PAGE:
On Labour Day morning, Ben Uffindell, the wunderkind behind the Civilian satire website, tweeted that he was about to appear on Radio New Zealand.
Which, he added, “I find is always sort of like visiting your grandparents”.
And that somehow encapsulates a strength and weakness of RNZ: a cosy familiarity, something reliable, but also undeniably, how to put it, mature.
For some some the challenge for the national broadcaster has been how to attract younger listeners. The proportion of the audience under 30 is said to be puny.
The idea of a “youth” station has long been mooted, with some arguing it should replace Concert FM.
But years of discussion have at last borne fruit.
The Wireless is the boldest innovation from the cash-strapped grandparent for a long time, probably since the RNZ website added news and audio in 2005.
Crucially, however, this is not an online radio station: more a digital magazine, with features, blogs and plenty of video, aimed chiefly at 18-30 year olds.
And it looks very promising indeed. Each month will be themed, the first of which is “Free”, starting with a feature by Megan Whelan about personal finance, majoring on, unsurprisingly, debt.
There are blogs on music – written by National’s excellent Music 101 team – as well as film, TV, sport and gaming.
Here’s Marcus Stickley, in an introductory post:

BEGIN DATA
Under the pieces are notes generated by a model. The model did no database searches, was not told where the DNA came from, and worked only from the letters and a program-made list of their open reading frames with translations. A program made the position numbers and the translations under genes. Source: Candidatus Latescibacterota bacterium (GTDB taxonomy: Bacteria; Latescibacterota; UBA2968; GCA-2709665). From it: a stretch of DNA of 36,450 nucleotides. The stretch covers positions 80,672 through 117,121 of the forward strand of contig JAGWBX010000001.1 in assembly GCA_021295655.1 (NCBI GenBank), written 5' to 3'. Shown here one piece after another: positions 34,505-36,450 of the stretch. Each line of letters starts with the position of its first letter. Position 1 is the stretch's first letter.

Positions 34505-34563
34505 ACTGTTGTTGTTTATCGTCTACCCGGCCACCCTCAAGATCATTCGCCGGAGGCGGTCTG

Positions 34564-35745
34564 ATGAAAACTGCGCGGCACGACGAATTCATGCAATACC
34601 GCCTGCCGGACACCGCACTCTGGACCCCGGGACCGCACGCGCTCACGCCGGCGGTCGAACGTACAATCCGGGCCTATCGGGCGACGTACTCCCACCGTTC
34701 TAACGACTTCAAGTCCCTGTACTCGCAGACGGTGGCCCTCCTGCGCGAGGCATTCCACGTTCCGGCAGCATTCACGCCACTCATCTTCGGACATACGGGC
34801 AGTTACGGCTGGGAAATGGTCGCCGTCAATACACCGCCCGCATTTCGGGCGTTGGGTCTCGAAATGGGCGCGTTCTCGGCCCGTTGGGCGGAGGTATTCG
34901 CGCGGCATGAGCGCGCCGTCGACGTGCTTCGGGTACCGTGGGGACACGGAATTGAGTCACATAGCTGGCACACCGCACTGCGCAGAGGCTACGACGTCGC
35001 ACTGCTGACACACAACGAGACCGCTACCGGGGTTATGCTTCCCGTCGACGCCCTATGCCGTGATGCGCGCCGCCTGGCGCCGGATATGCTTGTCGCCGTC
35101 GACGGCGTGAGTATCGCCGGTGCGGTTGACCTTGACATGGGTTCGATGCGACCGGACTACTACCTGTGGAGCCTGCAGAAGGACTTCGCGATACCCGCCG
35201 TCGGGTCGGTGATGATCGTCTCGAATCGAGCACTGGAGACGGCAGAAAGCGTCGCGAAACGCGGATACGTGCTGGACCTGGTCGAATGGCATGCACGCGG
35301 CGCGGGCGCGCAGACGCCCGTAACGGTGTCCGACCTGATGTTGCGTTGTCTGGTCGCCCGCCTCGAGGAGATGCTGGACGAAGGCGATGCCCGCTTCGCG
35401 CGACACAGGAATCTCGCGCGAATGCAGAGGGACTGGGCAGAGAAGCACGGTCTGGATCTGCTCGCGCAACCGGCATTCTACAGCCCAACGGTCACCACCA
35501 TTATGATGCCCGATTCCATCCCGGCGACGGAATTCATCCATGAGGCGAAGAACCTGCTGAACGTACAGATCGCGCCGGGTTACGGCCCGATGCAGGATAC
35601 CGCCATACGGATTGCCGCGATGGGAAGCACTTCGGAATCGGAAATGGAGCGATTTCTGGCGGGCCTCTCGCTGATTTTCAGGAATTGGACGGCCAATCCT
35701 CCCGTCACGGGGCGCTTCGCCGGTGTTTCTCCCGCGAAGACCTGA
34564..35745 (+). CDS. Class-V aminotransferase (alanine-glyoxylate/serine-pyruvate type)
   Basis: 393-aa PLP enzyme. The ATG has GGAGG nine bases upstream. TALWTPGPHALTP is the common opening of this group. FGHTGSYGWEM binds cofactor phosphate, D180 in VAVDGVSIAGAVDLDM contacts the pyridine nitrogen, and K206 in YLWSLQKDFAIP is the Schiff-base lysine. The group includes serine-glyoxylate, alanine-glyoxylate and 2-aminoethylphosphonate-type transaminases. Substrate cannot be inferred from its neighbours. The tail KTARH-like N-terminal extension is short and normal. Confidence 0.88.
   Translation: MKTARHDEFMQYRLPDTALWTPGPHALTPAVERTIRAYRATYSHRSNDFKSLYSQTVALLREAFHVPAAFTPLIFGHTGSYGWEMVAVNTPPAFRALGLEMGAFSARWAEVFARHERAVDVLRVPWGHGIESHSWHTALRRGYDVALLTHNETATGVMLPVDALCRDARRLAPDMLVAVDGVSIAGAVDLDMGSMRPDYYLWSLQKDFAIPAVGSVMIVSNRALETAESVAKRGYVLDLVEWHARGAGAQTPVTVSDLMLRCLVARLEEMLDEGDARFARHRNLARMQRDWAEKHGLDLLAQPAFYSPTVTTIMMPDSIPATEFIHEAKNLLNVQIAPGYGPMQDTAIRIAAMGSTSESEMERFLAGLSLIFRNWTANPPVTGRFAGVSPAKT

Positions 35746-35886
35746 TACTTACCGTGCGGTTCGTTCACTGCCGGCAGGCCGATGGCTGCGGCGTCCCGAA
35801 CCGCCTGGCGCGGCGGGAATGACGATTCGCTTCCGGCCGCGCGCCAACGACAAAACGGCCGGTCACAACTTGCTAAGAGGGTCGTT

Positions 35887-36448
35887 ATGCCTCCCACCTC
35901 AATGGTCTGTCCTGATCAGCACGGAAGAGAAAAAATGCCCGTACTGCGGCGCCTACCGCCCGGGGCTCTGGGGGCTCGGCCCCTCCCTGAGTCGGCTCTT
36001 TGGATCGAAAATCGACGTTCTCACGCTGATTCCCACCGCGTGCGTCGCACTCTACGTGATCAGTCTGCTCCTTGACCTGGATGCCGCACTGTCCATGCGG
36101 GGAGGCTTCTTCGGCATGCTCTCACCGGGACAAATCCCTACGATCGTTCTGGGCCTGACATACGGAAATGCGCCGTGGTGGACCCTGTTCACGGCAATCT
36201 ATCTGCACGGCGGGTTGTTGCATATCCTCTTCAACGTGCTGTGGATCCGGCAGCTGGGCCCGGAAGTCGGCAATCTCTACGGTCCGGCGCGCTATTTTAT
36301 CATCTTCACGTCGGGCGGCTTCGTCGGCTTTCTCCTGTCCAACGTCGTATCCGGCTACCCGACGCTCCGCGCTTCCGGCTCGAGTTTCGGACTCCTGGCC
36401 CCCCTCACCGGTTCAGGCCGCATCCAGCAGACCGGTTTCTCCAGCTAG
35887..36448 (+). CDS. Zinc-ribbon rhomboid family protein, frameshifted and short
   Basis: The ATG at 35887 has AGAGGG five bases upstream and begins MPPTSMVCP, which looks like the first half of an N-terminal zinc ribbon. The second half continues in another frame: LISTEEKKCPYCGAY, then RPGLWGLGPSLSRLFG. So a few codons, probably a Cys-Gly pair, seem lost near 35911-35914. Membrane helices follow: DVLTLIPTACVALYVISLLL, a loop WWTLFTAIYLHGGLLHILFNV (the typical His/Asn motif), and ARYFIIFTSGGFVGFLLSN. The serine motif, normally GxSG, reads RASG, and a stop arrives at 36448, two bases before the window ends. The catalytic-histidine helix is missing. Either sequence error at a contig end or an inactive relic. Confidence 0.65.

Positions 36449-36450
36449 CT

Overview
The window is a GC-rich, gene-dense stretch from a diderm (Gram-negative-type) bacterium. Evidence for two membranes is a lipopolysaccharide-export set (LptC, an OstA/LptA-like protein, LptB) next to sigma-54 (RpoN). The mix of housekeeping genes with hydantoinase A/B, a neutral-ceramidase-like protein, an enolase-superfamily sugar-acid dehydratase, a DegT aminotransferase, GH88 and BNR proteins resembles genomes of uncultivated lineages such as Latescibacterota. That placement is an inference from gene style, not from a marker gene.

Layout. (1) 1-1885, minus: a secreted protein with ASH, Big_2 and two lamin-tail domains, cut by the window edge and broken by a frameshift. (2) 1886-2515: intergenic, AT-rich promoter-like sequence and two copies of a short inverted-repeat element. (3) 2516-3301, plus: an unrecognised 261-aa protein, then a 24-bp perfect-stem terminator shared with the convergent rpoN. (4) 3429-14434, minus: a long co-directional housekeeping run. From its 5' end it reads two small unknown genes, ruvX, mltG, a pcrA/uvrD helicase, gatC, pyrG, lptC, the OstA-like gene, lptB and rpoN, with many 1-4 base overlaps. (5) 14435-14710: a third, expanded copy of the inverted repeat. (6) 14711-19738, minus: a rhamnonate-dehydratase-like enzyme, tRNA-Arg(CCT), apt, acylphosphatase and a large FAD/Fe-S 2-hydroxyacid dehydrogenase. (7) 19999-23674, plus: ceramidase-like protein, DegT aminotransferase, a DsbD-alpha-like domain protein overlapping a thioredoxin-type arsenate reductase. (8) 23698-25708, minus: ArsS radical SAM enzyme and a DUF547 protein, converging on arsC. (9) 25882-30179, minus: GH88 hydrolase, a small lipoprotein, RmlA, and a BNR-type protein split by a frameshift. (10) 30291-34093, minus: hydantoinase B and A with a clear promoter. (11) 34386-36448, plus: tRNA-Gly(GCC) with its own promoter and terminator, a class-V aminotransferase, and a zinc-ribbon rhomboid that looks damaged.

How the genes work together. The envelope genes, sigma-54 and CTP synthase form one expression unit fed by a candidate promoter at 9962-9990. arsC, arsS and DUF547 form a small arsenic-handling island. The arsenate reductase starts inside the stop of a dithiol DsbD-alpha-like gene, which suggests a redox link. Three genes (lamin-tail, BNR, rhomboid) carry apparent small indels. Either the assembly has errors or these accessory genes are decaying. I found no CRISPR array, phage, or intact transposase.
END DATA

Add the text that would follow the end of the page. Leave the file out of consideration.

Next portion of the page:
The Wireless aims to produce inspiring, insightful and entertaining stories for New Zealanders who have grown up in the digital age.
Our work was born out of idea of a youth radio network, which has been kicked around in New Zealand for the past 20 years.
But the time for a radio network has passed. We live in an age where you can tell a story anyway you want on one platform – the internet.
You’re going to find stories told in video, photos, audio and text. Some will be told in two types of media, some will be told in all four, or maybe even more depending on where technology takes us.
And Whelan (Lena Hesselgrave and Elle Hunt complete the editorial team of four) has written for Public Address to mark the launch. She says:
The Wireless is aiming to tell entertaining, informative New Zealand stories for those people that have grown up in the digital age. We’ll tell their stories without advertising, without shying away from controversy, and with all of Radio New Zealand’s core ethics of accuracy, fairness, independence, respect and diversity.
Radio New Zealand has an obligation to serve a wide range of interests, and all age groups. And while there are parts of the organisation who do that last part well, only a small percentage of its audience are younger listeners. The Wireless is reaching out to them.
Glance about the crisply designed front page of The Wireless, however, and there’s no obvious sign of RNZ-ness.
Scroll right the way to the foot of the page and, look, there it is, the Radio New Zealand logo, in the bottom right corner. For better or worse, it does feel a little like the Wireless doesn’t want to be seen with its elders.